Grand Concerto: Saul, was verfolgst du mich
Henrich Schutz (1585-1672)
Norton Recorded Anthology of Western Music, CD 4 Tracks 40-41
Paul and Schutz did well enough without the Internet. Mass communication and the up-to-the minute-avant-guard can only be fleeting. These two gained ideas on their travels that they would take with them and, with time, influence the world. Though times have changed, listeners today have no more advantage then the listener's in Henrich's home town. And music, like religion, progresses no faster or better today than it did then.
I imagine the voice that converted Saul was a complex sound. If I am right it would be a low soft voice, a high piercing voice, many voices and only one voice all at once. It would be cacophony and silence. Inspired by the Italians, Schutz did well to recreate such a voice. The brief excerpt we have in this anthology remains as a memorial to Paul's career. It is also a memorial to the success of Schutz in appropriating Italian advancements. Furthermore, the lesson of both Paul's and Henrich's histories is that beliefs grow from belief.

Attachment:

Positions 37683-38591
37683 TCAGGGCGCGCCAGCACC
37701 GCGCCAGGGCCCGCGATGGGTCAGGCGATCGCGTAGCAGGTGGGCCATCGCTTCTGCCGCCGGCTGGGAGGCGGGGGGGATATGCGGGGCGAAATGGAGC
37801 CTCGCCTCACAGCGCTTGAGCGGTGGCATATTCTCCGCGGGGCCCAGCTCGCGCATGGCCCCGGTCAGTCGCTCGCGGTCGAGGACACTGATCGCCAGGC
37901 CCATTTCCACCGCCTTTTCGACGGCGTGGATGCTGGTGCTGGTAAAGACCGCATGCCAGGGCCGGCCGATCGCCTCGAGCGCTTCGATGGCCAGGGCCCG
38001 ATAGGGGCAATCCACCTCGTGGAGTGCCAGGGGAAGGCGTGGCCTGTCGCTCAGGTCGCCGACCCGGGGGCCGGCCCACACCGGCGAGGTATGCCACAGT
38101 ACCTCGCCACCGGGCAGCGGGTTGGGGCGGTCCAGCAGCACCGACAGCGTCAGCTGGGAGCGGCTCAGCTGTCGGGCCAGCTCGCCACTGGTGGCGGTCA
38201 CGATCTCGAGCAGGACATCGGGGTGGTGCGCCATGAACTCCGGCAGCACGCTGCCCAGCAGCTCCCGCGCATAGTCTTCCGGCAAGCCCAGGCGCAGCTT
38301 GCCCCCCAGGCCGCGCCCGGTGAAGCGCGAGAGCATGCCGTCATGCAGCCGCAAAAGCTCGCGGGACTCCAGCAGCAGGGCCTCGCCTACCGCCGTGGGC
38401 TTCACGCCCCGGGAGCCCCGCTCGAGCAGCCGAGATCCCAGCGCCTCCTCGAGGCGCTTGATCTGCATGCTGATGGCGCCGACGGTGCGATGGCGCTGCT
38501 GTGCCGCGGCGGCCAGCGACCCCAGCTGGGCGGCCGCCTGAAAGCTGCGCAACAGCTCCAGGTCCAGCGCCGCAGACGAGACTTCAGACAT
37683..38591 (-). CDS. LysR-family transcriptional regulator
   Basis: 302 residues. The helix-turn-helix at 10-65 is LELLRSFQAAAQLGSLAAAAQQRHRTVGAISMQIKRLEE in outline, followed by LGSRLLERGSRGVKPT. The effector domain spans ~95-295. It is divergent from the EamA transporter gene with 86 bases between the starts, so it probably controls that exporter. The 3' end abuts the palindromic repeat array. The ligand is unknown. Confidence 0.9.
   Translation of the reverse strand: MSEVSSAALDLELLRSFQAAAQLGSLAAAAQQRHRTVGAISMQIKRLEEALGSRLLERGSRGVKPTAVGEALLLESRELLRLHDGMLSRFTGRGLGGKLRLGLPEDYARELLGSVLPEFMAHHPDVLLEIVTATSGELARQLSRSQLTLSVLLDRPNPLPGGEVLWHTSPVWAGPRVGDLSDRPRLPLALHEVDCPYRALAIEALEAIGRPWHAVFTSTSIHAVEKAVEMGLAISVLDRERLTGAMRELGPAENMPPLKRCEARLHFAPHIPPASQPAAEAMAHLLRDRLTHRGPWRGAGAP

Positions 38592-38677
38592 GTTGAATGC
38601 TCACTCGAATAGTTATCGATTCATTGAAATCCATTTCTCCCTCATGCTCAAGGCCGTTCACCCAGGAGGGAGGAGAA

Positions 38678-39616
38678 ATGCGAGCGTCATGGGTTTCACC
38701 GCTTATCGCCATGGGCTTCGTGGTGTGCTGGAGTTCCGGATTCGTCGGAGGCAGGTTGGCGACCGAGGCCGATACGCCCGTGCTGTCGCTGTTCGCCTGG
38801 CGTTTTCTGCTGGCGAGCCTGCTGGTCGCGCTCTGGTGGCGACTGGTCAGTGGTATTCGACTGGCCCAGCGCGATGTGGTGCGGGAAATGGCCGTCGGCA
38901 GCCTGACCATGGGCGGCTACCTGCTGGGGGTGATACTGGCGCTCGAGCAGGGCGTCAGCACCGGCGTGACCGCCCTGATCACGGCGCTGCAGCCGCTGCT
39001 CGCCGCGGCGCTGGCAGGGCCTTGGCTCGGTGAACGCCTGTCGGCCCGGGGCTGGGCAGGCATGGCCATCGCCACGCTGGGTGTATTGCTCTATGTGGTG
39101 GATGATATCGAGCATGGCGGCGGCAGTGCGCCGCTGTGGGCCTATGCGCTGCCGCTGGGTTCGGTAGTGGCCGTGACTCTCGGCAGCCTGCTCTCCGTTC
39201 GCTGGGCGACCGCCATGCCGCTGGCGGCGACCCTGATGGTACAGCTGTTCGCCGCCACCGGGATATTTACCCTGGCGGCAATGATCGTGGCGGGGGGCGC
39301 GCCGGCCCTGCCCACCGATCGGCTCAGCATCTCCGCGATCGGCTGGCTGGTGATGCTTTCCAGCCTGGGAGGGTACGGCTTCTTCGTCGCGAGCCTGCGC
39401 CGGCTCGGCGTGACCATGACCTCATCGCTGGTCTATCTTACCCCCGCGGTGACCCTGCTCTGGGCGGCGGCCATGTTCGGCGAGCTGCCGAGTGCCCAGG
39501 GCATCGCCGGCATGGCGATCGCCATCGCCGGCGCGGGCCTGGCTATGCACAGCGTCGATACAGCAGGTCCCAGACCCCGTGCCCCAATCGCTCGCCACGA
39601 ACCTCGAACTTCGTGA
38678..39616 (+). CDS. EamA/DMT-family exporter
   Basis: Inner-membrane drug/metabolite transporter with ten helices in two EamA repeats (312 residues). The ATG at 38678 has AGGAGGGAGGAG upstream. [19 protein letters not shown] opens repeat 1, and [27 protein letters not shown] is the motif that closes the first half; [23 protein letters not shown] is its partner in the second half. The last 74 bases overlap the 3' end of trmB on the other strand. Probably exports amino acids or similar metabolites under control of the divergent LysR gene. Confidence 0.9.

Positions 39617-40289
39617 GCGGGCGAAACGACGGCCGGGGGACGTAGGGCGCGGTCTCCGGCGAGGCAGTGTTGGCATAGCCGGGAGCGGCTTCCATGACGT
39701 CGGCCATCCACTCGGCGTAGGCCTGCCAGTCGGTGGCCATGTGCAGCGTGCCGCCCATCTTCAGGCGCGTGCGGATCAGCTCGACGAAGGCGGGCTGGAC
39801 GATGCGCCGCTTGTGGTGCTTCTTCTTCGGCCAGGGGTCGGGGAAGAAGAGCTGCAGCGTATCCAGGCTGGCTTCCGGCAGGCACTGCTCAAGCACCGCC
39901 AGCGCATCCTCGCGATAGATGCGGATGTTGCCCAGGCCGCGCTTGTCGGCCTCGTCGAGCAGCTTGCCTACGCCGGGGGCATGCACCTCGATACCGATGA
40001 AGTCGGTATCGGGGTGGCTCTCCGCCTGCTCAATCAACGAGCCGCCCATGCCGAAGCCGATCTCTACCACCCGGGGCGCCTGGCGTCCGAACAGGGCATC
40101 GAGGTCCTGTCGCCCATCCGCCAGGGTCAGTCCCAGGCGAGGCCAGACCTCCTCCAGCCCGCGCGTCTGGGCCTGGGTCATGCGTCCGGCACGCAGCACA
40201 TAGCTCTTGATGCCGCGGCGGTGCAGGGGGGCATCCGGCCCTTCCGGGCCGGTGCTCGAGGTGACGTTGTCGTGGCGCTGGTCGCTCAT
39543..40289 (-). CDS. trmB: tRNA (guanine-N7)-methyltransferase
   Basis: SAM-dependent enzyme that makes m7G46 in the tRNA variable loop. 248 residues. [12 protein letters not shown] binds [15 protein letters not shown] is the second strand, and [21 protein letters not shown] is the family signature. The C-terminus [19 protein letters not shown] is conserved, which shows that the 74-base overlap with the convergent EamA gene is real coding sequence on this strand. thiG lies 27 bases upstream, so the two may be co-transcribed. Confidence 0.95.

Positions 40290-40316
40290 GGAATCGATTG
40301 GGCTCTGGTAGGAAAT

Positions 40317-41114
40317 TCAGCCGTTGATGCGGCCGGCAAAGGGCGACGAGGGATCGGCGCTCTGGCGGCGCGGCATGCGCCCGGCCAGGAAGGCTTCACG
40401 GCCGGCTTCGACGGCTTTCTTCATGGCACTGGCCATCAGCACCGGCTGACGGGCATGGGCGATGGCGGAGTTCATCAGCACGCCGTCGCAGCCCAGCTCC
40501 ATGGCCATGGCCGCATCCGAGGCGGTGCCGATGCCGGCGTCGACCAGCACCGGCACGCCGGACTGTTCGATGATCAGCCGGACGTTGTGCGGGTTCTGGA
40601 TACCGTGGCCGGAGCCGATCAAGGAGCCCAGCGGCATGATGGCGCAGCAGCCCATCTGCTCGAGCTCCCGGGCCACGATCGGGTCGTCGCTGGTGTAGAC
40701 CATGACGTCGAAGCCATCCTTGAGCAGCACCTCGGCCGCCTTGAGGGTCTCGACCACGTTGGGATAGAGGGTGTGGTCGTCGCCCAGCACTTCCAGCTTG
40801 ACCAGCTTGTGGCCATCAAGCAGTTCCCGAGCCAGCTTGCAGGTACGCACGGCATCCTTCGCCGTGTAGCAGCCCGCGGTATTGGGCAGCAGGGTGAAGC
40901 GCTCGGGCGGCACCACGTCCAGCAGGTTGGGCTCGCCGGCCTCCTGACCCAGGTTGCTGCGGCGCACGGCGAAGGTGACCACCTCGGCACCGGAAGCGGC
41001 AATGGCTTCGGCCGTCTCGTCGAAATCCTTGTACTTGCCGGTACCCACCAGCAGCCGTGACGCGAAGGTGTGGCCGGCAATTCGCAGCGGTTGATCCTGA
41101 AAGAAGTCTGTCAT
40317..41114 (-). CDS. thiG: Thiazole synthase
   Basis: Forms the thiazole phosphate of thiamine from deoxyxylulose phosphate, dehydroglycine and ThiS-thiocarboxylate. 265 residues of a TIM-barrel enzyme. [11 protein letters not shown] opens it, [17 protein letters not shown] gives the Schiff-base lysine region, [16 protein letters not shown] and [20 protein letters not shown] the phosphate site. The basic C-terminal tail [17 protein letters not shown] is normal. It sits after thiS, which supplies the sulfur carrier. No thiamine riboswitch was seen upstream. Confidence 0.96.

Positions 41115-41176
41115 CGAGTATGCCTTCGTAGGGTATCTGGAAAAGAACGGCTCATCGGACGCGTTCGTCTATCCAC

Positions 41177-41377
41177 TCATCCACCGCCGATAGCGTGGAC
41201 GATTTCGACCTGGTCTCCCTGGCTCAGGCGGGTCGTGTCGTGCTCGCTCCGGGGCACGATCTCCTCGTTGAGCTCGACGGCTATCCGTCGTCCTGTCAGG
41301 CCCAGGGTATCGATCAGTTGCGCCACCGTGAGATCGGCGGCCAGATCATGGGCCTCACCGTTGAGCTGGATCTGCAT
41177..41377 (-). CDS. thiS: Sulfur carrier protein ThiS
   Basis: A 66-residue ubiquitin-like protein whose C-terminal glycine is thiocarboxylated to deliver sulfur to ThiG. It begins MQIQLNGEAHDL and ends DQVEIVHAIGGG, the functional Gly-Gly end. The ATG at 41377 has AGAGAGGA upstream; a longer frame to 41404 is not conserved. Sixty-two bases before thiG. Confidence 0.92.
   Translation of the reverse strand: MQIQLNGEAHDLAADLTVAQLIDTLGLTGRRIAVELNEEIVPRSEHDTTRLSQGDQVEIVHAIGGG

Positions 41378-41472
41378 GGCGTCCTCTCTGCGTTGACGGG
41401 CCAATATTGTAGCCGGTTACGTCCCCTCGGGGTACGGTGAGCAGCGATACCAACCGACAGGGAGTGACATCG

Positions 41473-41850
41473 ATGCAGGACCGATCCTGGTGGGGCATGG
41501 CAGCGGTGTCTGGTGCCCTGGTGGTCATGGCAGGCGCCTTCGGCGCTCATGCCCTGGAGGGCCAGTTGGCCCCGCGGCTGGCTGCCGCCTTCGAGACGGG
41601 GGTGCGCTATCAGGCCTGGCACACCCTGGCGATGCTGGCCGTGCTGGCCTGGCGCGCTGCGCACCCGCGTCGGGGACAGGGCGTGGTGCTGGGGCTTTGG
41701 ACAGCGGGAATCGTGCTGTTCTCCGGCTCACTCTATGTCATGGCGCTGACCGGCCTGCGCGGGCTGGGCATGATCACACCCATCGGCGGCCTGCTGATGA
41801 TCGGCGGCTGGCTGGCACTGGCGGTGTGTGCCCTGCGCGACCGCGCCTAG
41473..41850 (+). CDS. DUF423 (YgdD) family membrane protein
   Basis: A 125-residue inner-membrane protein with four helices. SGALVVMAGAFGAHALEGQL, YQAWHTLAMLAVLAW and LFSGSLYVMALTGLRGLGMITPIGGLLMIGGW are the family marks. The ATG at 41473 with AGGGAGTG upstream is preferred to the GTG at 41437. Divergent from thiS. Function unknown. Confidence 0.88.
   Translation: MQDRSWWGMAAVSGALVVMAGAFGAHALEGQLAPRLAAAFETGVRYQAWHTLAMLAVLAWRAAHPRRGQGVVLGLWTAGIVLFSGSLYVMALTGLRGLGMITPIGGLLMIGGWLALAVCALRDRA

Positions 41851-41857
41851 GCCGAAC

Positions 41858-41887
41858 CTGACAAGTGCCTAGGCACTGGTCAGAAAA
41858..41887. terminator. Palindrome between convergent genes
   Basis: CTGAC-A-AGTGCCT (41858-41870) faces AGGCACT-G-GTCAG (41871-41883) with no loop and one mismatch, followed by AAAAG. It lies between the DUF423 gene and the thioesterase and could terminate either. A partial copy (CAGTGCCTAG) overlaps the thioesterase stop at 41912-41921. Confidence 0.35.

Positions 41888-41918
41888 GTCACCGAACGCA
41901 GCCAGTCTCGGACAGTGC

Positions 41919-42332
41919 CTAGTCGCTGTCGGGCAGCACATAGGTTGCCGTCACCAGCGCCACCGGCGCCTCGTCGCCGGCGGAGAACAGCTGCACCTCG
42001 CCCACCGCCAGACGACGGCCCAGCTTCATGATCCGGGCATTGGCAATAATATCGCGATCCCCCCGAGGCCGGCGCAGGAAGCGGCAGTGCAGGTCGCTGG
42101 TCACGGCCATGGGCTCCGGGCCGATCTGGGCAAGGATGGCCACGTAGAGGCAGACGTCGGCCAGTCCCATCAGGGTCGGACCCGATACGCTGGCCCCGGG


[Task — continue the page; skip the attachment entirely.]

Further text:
What I like about this rowdy chorus work is the single voice that becomes fixated on Saul's name. This happens toward the conclusion of the excerpt. As the rest of the ensemble becomes more preoccupied with making noise, the persistence of this voice keeps the work focused on the personal message that is directed to Saul. It also provides the listener's ears a vantage point from which to comprehend the splendor of the whole.
Read also Kyle Gann's argument that reports of our speed are greatly overestimated